Great Britain - E.F.O.s

Errors, Freaks and Oddities

Many of the images link to a page with a full sized copy.


Here's some of the best (or worst) misperfs I've found.

Striking Misperfed 1d's

3 Misperfed Penny Reds
 
Sheet slippage and poor lighting conditions plagued the perforating process.

Striking Misperfed 2d's

3 Misperfed Tuppenny Blue
Plate 4 example, also showing
plate corrosion in "K" of "IK".

 
Plate 5, Large Crown, Perf. 14
 
Plate 8 and Plate 14 examples of lower sheet slippage.
 

1881 - 1d Lilac - 16 Dots

An example of a bisect of the one-penny value to pay the 1/2d rate, probably an unauthorized usage. That it went through the London Southwest District Office and was not stopped or surcharged seems unusual.

I'd appreciate comments if anyone knows about bisects being authorized at the time of this use.

Double Impression, probably from a 'kiss' of the plate, possibly happening as the sheet was either being positioned, or removed. The lower left is nearly normal, and the doubling increases towards the upper right.

1872 - 6d - Flawed Plate Numbers

Little mention is made in any of the reference works about this series of flaws. In Plate 11, the impression "NF" has what appears to be 'hooks' hanging off the serifs of the "1"s. There is also mention in an earlier work that "NE" has "distorted or doubled plate numbers" (Beaumont & Adams). While "NF" is curently listed by Gibbons, "NE" is not and I've not yet seen a copy. Note also the break in the bottom frame line. Plate 12 also has the same type of problem with at least two impressions. These are from a mint block of 4. Note the unusual appearance of the perforations. De La Rue used a 'comb' perforator, not a 'line' perforation system. In addition the block should have a wing margin at the left edge!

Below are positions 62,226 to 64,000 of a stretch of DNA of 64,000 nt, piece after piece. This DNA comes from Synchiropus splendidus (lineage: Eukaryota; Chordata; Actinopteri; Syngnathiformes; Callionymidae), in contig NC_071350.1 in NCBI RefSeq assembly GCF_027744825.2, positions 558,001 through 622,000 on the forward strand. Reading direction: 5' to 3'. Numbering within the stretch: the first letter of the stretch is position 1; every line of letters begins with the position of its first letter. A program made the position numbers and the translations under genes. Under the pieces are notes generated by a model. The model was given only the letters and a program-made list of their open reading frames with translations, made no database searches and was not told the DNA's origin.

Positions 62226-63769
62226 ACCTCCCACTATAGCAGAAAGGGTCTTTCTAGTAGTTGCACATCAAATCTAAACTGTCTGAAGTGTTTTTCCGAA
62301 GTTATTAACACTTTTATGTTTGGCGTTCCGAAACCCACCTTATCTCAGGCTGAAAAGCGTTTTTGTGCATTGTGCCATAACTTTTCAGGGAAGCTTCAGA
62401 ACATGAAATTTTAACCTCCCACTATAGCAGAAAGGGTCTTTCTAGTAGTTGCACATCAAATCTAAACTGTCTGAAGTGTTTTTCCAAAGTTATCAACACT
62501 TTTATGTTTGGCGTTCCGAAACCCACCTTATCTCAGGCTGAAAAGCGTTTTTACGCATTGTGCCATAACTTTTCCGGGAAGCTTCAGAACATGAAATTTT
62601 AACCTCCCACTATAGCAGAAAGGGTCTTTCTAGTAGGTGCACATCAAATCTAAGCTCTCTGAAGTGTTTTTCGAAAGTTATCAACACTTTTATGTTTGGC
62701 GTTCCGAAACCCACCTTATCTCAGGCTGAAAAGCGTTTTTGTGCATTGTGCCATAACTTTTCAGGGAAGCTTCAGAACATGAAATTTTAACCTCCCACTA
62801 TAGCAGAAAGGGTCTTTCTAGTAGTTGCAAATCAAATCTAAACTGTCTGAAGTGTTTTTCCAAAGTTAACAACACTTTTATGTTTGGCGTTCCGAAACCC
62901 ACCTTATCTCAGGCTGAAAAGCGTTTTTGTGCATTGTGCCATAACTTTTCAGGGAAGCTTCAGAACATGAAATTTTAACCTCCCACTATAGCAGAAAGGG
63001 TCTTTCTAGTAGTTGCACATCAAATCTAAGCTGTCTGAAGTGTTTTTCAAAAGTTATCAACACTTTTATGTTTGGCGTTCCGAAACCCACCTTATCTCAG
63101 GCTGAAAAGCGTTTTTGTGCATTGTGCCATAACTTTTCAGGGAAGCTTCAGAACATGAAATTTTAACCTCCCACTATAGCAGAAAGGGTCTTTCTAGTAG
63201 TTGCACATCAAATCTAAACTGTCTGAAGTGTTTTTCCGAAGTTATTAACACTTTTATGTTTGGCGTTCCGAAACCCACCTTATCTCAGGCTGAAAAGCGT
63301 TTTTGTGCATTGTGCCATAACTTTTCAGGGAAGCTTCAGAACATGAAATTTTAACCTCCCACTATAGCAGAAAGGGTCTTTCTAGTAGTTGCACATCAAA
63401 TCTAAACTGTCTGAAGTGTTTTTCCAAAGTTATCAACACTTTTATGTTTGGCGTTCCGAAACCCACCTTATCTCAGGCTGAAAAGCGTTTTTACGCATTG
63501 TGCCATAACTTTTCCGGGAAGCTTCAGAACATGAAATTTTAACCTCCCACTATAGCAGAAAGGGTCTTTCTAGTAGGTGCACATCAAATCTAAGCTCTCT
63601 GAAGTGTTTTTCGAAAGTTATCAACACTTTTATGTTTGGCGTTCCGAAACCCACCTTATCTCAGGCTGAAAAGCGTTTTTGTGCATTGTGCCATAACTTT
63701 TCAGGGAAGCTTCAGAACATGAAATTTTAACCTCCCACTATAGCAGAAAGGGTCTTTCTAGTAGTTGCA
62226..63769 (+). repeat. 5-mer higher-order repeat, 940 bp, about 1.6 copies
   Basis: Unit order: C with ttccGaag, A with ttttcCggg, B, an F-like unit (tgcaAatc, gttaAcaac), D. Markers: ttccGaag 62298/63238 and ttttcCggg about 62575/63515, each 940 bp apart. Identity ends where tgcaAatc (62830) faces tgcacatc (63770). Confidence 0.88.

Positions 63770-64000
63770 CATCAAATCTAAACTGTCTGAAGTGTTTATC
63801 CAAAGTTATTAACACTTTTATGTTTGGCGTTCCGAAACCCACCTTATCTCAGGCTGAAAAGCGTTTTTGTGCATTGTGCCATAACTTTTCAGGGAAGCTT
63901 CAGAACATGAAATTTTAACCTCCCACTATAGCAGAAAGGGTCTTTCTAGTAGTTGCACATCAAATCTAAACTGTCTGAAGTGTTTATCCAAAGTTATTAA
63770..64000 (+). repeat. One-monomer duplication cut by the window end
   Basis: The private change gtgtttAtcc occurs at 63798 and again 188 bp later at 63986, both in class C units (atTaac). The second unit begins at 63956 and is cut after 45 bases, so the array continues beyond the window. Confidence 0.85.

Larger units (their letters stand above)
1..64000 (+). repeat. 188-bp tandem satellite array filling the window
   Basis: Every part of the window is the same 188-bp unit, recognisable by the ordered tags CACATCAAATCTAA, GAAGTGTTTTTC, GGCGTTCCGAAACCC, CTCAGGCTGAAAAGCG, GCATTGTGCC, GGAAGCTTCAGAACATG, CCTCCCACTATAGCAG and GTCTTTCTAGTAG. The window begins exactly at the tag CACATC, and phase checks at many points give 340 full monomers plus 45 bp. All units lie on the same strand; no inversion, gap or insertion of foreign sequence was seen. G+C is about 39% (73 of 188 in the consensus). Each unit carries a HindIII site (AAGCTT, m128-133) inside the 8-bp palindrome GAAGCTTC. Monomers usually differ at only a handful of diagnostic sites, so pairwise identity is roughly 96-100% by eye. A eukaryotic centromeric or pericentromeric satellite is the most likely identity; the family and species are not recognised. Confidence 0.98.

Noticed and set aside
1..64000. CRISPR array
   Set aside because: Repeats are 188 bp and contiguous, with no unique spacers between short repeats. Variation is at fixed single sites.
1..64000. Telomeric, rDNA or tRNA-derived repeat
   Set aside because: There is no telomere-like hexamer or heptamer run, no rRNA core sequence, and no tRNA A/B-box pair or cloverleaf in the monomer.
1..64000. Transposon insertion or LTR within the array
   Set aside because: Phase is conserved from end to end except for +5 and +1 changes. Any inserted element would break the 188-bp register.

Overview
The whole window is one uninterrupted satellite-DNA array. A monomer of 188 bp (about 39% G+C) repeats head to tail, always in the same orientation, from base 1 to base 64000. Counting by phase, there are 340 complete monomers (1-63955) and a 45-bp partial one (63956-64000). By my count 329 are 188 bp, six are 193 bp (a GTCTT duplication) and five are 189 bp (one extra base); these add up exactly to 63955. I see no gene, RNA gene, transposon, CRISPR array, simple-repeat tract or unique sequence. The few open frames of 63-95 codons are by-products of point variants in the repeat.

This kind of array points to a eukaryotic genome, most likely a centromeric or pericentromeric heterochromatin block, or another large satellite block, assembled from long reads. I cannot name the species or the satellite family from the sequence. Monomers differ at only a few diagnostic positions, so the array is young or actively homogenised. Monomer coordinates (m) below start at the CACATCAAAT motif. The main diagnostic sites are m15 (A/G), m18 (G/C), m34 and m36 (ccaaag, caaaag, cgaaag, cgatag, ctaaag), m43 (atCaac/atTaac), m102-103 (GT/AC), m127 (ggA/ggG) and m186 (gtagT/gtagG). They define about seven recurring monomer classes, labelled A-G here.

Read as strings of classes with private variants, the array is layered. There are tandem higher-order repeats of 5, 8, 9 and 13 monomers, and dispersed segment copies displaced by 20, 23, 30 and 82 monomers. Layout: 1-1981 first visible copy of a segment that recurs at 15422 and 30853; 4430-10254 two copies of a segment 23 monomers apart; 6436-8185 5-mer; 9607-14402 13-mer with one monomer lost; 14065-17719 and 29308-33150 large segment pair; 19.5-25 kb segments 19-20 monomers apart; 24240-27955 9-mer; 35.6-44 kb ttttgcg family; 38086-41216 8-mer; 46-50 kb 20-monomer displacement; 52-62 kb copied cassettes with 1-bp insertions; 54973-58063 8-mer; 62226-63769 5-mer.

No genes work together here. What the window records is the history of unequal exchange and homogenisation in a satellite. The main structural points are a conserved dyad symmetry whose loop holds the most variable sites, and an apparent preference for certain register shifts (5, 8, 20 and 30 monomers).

1912 - 1d - Mis-cut Mill Sheet

While most reference works and catalogues refer to this item as having a "misplaced watermark", the problem is really that the sheet was mis-cut at the mill resulting in the impressing of the stamps over what would normally be the selvedge of the sheet. You can see the 'single barbed arrows' indicating where the sheet was to have been trimmed. They are positioned (as viewed here) at the top of the marginal rule.

A sheet such as this would also provide several copies without a watermark.

1912 - 1/2d "No Cross" Flaw

No Cross on Crown

Presumed to be from 'short rocking in" of the transfer roller several impressions of the 1/2d and the 1d show this flaw.

Many other examples show a partial cross or extremely weak one. Only a completely void top rates the full value as listed in the catalogues.

"PENCF" Flaw

One of the loveliest flaws - to me anyway - is the "PENCF" of the King George V Mackennals. This flaw appears on two different plates, yet in exactly the same position: Row 15, Impression 12 (what would have been "OL" in the Check Letters). The plates were numbered 12 and 29. Both flaws were later repaired, and if the selvedge is present it is possible to 'prove' the plate by the thickness of the marginal rule.

The two items displayed by clicking on the small detail above, were scanned at the same time, illustrating the range of colors in this issue, partly due to World War I and the loss of German printing dyes. The later printing and more common shade for the variety, Chestnut ( 1921 - Plate 29? ) is on the top.

Philately
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03/17/2013